Removal of the gallbladder and antibiotic therapy are essential for effective treatment [26]. Antibiotic regimens should be administered parenterally and must contain a drug with activity against Clostridium spp. Single drug choices include ampicillin-sulbactam or piperacillin-tazobactam. An alternative is the combination of an aminoglycoside or a quinolone with clindamycin or metronidazole.

There is controversy as to whether or not laparoscopic cholecystectomy should be attempted. Although several cases of successful laparoscopic cholecystectomies have been reported, it may not be feasible in many patients [26] and many patients require conversion to an open procedure [27].

DIAGNOSIS — Acute cholecystitis should be suspected when a patient presenting with the clinical manifestations outlined above is found to have gallstones on an imaging study. However, the mere presence of gallstones is not a sine qua non for acute cholecystitis, since asymptomatic cholelithiasis is a common condition in the general population. Thus, confirmation of the diagnosis must be based upon a combination of physical findings, laboratory studies, and imaging tests (show algorithm 1).

The basis for this recommendation was underscored in a systematic review that focused on 17 studies examining the role of the history, physical examination and/or laboratory tests in adults with abdominal pain or suspected acute cholecystitis [28]. No single clinical or laboratory finding was sufficiently accurate to rule-in or rule-out the diagnosis. The most accurate physical finding was a positive Murphy sign (positive likelihood ratio (LR) 2.8, 95 percent CI 0.8 to 8.6) and right upper quadrant tenderness (negative LR 0.4, 95 percent CI 0.2 to 1.1). On the other hand, the correct diagnosis (confirmed at surgery) was frequently achieved by the clinical impression in which the history, physical examination, laboratory and radiologic findings were considered together (LR ranging from 25 to 30).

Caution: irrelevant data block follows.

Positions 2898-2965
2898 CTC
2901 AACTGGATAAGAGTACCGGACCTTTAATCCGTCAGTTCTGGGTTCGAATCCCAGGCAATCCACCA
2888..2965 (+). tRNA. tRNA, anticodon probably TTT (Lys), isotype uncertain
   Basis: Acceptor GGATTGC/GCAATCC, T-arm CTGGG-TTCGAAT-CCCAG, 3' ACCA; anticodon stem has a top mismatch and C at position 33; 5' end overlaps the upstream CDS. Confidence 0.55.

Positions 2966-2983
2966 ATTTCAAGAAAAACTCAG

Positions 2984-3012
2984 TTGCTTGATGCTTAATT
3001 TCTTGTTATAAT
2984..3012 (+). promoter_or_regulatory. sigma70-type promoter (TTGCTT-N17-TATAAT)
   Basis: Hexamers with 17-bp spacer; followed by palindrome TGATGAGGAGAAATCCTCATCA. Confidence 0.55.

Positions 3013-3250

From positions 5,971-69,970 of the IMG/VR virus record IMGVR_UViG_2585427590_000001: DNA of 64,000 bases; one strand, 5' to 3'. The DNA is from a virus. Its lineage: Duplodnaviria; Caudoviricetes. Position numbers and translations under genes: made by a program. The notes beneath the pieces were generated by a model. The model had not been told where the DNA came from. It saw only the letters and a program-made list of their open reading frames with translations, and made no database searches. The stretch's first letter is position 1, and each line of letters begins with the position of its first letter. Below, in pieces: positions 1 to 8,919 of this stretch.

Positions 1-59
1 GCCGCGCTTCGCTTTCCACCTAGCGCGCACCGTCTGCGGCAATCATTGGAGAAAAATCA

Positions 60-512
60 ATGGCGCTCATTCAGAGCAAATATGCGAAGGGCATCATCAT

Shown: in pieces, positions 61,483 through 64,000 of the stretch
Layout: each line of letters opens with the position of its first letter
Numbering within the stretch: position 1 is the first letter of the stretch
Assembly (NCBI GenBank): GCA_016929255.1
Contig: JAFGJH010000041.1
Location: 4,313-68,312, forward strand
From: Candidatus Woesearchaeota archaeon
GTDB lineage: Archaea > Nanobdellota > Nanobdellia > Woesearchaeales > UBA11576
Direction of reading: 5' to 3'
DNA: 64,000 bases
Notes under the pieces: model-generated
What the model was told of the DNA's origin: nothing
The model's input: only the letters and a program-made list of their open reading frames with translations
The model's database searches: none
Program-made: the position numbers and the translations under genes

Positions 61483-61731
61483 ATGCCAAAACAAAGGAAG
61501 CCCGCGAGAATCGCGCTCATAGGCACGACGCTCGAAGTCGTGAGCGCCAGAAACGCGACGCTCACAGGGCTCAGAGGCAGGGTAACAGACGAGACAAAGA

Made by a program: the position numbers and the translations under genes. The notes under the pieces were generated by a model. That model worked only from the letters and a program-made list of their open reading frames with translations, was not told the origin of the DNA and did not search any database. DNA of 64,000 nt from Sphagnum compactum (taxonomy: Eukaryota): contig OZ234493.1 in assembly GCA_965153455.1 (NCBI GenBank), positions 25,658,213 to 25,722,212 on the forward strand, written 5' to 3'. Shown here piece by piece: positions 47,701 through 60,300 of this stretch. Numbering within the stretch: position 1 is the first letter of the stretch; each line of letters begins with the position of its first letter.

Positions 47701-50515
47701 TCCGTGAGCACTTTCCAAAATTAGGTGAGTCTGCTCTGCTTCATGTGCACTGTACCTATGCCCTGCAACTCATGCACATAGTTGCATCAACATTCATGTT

Laboratory evaluation — Initial evaluation should include a white blood cell count with differential, which often shows leukocytosis with an increased number of band forms (ie, a left shift). Elevation in the serum total bilirubin and alkaline phosphatase concentrations are not common in uncomplicated cholecystitis, since biliary obstruction is limited to the gallbladder; if present, they should raise concerns about complicating conditions such as cholangitis, choledocholithiasis, or the Mirizzi syndrome (a gallstone impacted in the distal cystic duct causing extrinsic compression of the common bile duct). (See "Mirizzi syndrome").

However, a mild elevation in serum aminotransferases and amylase, and hyperbilirubinemia with jaundice have been reported even in the absence of these complications [29]. These abnormalities may be due to the passage of small stones, sludge, or pus.

Imaging studies — Physical examination alone often cannot determine which of the abdominal viscera is the source of inflammation and pain. Thus, patients presenting with clinical features suggesting acute cholecystitis should undergo imaging tests to confirm the diagnosis. Ultrasonography is usually the first test obtained and can often establish the diagnosis. Nuclear cholescintigraphy may be useful in cases in which the diagnosis remains uncertain after ultrasonography.